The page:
Waiting Out the Drought



In the latest installment that is the tragic marriage between Cincinnati professional sports and the postseason, the slow knife was the culprit this time around. Yet again, a city’s heartbroken, with a capacity crowd at Paul Brown Stadium performing admirably (minus some garbage tossing) through a start-to-finish rainstorm, only to ultimately witness the reviled Steelers prevail 18-16 under the lights of the Queen City’s Concrete Jungle.

Not long after the the clock struck zero, Bengals owner Mike Brown sauntered down a PBS tunnel, a box of tissues in hand as he entered his team’s locker room. Minutes later, Marvin Lewis plopped down in a chair in the Bengals interview room, and before he addressed the assembled media, the longtime Bengals coach allowed himself nearly 10 seconds to process the night’s events. Shortly thereafter, media entered the Bengals locker room. At one end of the room, defensive lineman Margus Hunt sat on a stool in front of his locker, staring blankly ahead at nothing in particular. At the opposite end of room, linebacker P.J. Dawson mimicked Hunt’s empty expression.

What’s to be said after an impossibly insane game? Members of the Bengals coped in wildly divergent manners. Lewis offered his typical forced platitudes and covered for the reckless, damaging behavior exhibited by a few of his players. (In fairness to Lewis, his tone took a more admonishing and reasoned turn during his press conference Monday afternoon.) Hunt and Dawson gazed into oblivion. Adam Jones submitted a profane Instagram rant. Vontaze Burfict engaged in a somewhat hostile encounter with reporters. Jeremy Hill owned up to his costly fumble. A.J. Green, Andrew Whitworth, and others partially succeeded in shrouding their disappointment with diplomacy.

I walked up to kicker Mike Nugent and confessed that the only entry I could muster on my notepad to describe the game was ‘Holy Shit.’

“That’s how this league is, you can never be comfortable,” Nugent said, preferring a glass half-full perspective when recounting the night’s events. “We set it up to a put smile on the fans’ faces for awhile.”

Indeed they did. Past performance indicated that the Bengals, outscored 57-6 in the second halves of four successive postseason setbacks, were doomed to be washed away by the rain trailing 15-0 entering the fourth quarter. But then AJ McCarron suddenly morphed from inept to incredible, directing three straight scoring drives, the last of which culminated in a moment that unlocked a groundswell of glee among the orange-and-black clad paid customers: a touchdown pass to A.J. Green that provided the hosts with a 16-15 advantage with one minute and 50 seconds on the clock. And when Burfict submitted a diving interception to seemingly seal the game on the Steelers’ next drive, the resulting ebullience from the crowd was striking: it felt as if I saw 60,000 people break into one wide smile together.

But, since this city seems to only dabble in despair during these instances, agony replaced glee in a moment’s notice. Hill fumbled. Jones and Burfict melted down in front of a national audience. And Ben Roethlisberger, seemingly put on this planet to torture the Bengals, directed the game-winning drive with a bum throwing shoulder.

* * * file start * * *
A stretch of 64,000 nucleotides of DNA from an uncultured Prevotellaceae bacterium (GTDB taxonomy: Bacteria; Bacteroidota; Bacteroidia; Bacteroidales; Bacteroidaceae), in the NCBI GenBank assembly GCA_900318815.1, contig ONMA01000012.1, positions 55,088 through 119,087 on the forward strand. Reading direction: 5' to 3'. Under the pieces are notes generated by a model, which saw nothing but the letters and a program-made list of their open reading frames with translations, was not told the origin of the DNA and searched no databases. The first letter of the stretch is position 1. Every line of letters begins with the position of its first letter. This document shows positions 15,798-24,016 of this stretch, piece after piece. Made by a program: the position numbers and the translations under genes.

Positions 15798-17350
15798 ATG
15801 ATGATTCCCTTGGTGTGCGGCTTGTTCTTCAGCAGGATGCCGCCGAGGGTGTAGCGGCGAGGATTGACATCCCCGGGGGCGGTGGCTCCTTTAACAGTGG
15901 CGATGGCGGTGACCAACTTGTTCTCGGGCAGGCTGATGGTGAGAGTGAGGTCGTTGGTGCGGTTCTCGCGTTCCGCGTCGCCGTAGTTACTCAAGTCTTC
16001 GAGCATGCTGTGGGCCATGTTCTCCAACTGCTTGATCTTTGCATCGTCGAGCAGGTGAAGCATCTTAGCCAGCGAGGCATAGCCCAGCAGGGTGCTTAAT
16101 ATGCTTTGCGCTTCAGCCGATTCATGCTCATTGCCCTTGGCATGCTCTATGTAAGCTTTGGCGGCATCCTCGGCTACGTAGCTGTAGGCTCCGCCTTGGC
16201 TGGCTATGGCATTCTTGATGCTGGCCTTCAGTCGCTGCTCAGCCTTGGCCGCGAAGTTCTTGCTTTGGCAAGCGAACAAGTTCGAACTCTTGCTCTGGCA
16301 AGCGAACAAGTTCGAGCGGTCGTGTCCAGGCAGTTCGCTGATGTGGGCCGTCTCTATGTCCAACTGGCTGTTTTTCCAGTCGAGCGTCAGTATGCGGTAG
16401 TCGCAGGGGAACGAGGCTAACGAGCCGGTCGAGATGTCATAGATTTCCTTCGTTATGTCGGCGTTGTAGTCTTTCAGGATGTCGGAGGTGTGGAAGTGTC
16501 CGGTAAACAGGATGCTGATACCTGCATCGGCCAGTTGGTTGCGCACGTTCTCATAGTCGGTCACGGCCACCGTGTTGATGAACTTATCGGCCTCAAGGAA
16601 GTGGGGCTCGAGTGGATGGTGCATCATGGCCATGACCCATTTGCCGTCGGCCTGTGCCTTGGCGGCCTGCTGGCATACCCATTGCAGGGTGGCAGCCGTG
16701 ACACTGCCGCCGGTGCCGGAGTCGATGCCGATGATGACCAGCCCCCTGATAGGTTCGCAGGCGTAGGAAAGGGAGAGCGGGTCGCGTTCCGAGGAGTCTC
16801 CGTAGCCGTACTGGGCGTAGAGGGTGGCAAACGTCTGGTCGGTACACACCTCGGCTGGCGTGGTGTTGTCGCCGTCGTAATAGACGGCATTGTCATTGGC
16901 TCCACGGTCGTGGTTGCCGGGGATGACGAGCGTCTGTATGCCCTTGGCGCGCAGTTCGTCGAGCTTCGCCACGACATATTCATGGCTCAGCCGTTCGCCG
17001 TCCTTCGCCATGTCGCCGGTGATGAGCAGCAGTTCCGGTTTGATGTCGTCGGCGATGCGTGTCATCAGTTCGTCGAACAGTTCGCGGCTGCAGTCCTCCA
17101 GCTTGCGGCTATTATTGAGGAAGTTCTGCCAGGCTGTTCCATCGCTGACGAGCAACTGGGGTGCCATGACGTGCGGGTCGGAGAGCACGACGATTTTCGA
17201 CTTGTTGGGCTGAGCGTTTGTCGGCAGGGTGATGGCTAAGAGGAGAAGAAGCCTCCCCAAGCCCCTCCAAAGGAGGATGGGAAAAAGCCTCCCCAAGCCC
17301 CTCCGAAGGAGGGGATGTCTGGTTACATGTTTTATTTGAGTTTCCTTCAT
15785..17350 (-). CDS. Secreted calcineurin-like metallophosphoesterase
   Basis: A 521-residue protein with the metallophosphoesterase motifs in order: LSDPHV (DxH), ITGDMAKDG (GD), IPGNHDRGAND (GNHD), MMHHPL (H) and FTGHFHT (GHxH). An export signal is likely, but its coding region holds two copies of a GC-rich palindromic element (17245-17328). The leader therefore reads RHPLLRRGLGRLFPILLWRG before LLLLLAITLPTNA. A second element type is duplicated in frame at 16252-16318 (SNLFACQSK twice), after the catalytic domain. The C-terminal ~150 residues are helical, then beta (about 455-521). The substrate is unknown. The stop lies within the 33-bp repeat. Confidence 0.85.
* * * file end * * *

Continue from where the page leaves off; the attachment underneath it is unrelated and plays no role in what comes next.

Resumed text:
The game began to take on a stadium-wide out-of-body experience after a Steelers position coach earned a penalty for swinging Reggie Nelson by his hair. That was before Martavis Bryant caught a touchdown pass with his derriere, beers flew from the stands, and the teams combined for 221 penalty yards. (Again, spot-on job by the NFL for trotting out the same head official from the Bengals-Steelers Week 14 tilt that resulted in nearly $140,000 in fines. Keep gettin’ dem checks, Roger Goodell.)

At some point, the Playoff Drought—slated to reach its 26th year next January—will find its denouement. (With their 30-0 dismantling of the Texans Saturday afternoon, the Chiefs ended the NFL’s third-longest playoff winless streak, netting their first postseason victory since Jan. 16, 1994. It could happen.) How many more attempts Lewis will receive to terminate the Drought (as well his own ignominious mark, an NFL-record seven losses in seven postseason tries) is certainly up for debate, though it appears Lewis’ job is safe at least for another season. Lewis’ prominent role in the franchise’s evolution from laughingstock to a self-replenishing and winning organization is certainly worthy of commendation, but after a self-destruction Saturday night that was made so much worse by its humiliating nature, one would think Brown and Lewis at the very least engaged in a heart-to-heart conversation sometime over the weekend.

So, the pain will persist for a bit longer this time around—on Monday, Lewis admitted that Saturday night “won’t get behind me for a long time”—but eventually, the page will turn. And before Bengals fans reach for cynicism, they should remember that this team will be good again next season, even without offensive coordinator Hue Jackson (a lock to become a head coach again very soon) and even if the front office can only retain a handful of its many free agents. (Lewis was strangely confident about the Bengals’ ability bring back most of their key free agents, a group that includes Adam Jones, Marvin Jones, and George Iloka. We’ll see.)

Maybe the Bengals won’t be 12-4 good, but so long as Andy Dalton and Geno Atkins (who spoke to the media for the first time all season Saturday night) remain healthy, Cincinnati is certainly talented and experienced enough for yet another playoff run.

So, don’t lose that faith, Cincinnati. Your time as the Heartbreaker is coming.

Grant Freking is a Fulcher 2 Stay and Cincinnati Magazine contributor, and also writes for Land-Grant Holy Land, Redleg Nation, and The Ohioan. You can follow him on Twitter at @GrantFreking.

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